The Planning (Listed Building and Conservation Areas) Act 1990 creates special controls for the demolition, alteration or extension of buildings, objects or structures of particular architectural or historic interest. Listed building controls apply in addition to normal planning controls.
Listed buildings are added to a register called the List of Buildings of Special Architectural or Historic Interest. Historic England administers the listing system, but listing decisions are made by the Secretary of State for Culture, Media and Sport.
Buildings may be listed for a number of reasons:
- Architectural interest (such as design, decoration or craftsmanship).
- Historic interest (for example, if the building is representative of a particular type).
- Historic association (association with nationally important people or events).
- Group value (part of a larger ensemble).
There are three categories of listing in England and Wales:
- Grade I: Buildings of exceptional importance.
- Grade II*: Buildings of more than special interest.
- Grade II: Buildings of special interest.
In Scotland the equivalent categories are Grade A, Grade B and Grade C(s). In Northern Ireland the equivalent categories are Grade A, Grade B+ and Grade B.
There are approximately 375,000 listed buildings in England, of which more than 90% are grade II listed.
Listing can protect the interior and exterior of the building, as well as object or structures fixed to it, and any object or structure within the curtilage of the building which has formed part of the land since before 1 July 1948. Following the introduction of the Enterprise and Regulatory Reform Act (ERR) 2013, it is possible when making a new listing to declare that specific features of the building, or specific buildings or structures attached to, or within the curtilage of the listed building are not of special interest.
Demolition, alteration or extension of a listed building in a way that is likely to affect its special architectural or historical interest is only allowed with the consent of the local planning authority or the Secretary of State.
There are no general rules about what can and cannot be done, as each building is unique and will have been listed for reasons particular to that building. A local authority conservation officer can establish whether proposals are likely to affect a building’s architectural or historical interest and therefore whether listed building consent is required. Listed building consent must then be obtained from the local planning authority. Decisions will generally take 8 to 13 weeks, and appeals can be submitted to the Secretary of State within 6 months. It is not possible to make outline applications for listed building consent.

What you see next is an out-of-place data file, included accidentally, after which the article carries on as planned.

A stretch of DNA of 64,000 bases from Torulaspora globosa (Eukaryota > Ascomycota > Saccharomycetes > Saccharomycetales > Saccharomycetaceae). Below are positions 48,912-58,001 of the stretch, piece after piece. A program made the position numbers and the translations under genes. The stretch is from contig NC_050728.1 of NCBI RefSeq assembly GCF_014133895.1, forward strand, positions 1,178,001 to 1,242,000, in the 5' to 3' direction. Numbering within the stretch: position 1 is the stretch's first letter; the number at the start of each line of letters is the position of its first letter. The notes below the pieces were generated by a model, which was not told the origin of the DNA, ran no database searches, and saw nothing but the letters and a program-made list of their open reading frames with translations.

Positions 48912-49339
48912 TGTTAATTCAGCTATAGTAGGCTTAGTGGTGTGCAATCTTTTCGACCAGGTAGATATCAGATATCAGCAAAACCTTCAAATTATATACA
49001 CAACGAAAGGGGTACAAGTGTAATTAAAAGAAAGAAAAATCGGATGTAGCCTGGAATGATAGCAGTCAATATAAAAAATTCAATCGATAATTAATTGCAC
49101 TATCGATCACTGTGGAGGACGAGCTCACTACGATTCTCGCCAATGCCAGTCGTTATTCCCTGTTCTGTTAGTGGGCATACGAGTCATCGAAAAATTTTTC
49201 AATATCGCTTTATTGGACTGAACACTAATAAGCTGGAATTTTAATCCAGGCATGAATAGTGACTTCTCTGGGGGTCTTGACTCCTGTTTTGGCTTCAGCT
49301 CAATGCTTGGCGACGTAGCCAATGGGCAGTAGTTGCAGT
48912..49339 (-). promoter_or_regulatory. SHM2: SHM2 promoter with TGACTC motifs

It is a criminal offence to alter listed buildings without listed buildings consent and the local planning authority can have works reversed if they do not have consent.
Listing is not intended as a preservation order, it simply identifies buildings of interest. Decisions relating to listed building consents should balance historic interest against practical issues such as its function, condition or viability.
An application for a Certificate of Immunity can be made for developments affecting buildings that may be eligible for listing. This can give developers reassurance that the development will not be prevented by a building becoming listed.
Conversely, Building Preservation Notices (BPN) can be used to prevent un-listed buildings from being demolished or altered whilst an application to list them is considered. See Building Preservation Notice for more information.
Planning permission is separate to listed building consent. It is not always required alongside listed building consent. For some works, both planning permission and listed building consent will be required. It is advisable to contact the local authority Conservation Officer as a first stage to determine whether consent is required.
 Other controlled sites
Other controlled sites for which special permissions may be required include:
- Scheduled ancient monuments.
- Registered historic parks and gardens.
- Conservation areas.
- Registered historic battlefields.
- Designated wrecks.
- World heritage sites.
The Enterprise and Regulatory Reform Act (ERR) 2013 introduced changes to the Planning (Listed Building and Conservation Areas) Act 1990. Culture Minister Ed Vaizey said, ‘Listed buildings are a rich part of this country’s heritage and it is only right that we try to help those in charge of looking after them. These new measures will uphold levels of existing heritage protection, whilst also simplifying the process so that those within the heritage sector and owners are not bogged down in bureaucracy.’